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In the Swing of Things

They may not be as comfy as your arms, but infant swings run a close second when it comes to soothing babies. Even the fussiest ones tend to calm down once the swing gets cranking  -- the rhythmic motion relaxes them. A plus for you: While your baby's chilling out, you'll be freed up for things like fixing meals and reading the newspaper. Tips for safe, fun swinging from Ivor Horn, M.D., assistant professor of pediatrics at George Washington University School of Medicine:

At the store...

• Look for a sturdy swing with safety straps and a wide base that won't tip over. Also, make sure there are no sharp edges or small removable parts that could pinch or pose a choking hazard.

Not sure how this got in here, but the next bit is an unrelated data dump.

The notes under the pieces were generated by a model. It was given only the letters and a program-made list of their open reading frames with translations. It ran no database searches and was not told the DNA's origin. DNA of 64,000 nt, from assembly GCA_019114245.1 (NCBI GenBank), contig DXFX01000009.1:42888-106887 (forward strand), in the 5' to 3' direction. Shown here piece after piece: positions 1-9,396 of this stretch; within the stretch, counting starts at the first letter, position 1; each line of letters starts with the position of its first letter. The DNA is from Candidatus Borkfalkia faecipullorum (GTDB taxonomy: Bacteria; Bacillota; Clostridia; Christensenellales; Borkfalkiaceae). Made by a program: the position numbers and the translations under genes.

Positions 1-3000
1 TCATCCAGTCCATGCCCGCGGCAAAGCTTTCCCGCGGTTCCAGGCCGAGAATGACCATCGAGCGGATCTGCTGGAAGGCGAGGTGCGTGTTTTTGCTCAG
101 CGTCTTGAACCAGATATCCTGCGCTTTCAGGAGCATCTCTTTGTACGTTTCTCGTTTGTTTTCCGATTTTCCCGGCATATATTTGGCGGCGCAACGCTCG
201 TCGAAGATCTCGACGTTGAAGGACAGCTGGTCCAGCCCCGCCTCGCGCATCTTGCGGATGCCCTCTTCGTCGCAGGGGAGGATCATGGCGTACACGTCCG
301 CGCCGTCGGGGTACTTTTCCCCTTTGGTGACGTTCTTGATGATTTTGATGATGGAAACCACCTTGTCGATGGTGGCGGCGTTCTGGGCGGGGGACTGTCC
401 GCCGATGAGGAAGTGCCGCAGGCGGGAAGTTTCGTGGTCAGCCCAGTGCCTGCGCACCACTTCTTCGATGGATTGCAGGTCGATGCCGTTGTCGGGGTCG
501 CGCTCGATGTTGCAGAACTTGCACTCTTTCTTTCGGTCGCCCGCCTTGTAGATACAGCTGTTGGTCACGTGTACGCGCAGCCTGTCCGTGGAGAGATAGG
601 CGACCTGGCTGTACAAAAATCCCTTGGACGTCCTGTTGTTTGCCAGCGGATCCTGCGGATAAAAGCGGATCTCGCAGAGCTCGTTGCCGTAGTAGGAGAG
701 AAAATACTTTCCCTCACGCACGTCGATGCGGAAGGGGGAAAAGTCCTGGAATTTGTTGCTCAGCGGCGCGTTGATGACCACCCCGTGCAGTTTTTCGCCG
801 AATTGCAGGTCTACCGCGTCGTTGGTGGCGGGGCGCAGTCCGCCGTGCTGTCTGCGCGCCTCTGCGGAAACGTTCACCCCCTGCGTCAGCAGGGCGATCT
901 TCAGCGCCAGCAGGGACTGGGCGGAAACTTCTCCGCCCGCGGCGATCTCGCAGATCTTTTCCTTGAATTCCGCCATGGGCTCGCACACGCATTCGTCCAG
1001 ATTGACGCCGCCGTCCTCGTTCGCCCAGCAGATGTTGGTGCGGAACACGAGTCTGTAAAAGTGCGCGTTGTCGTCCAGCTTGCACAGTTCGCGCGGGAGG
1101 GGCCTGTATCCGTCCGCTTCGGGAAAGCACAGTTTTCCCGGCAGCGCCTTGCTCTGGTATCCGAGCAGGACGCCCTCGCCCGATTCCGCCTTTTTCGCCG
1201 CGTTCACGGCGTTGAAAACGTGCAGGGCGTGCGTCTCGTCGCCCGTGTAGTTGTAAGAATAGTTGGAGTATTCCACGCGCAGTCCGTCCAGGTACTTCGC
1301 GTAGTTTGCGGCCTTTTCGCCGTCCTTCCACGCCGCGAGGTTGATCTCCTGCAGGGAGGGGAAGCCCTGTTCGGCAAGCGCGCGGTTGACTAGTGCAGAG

• Check for weight and age limits; babies up to 12 months and 25 pounds are prime candidates for swings, but safety restrictions can differ from model to model.
• For a very young infant, choose a swing with a headrest that'll provide stability for her neck and head.
• Avoid "busy" swings that may overstimulate instead of calm. Most babies can get relaxation and entertainment out of a swing with just one or two points of interest like a mobile or a few tray-mounted toys.

At home...

• Always use the safety straps, and make sure they're secure.
• Position your baby's head so that it won't slump over.
• Never put blankets and stuffed animals in the swing; they could choke or suffocate her.
• Your baby needs physical activity, so keep swing time to about 30 minutes or less per sitting, and be sure to get in some tummy time.
• Let your baby swing full speed if you want her wide-awake, or go slow to help her wind down before naptime (but don't let her go to sleep, lest you create a swing addict).
• Stop using the swing if she tries to wiggle out  -- it means she's outgrown it and wants to move on.
• Never leave your baby unattended in a swing.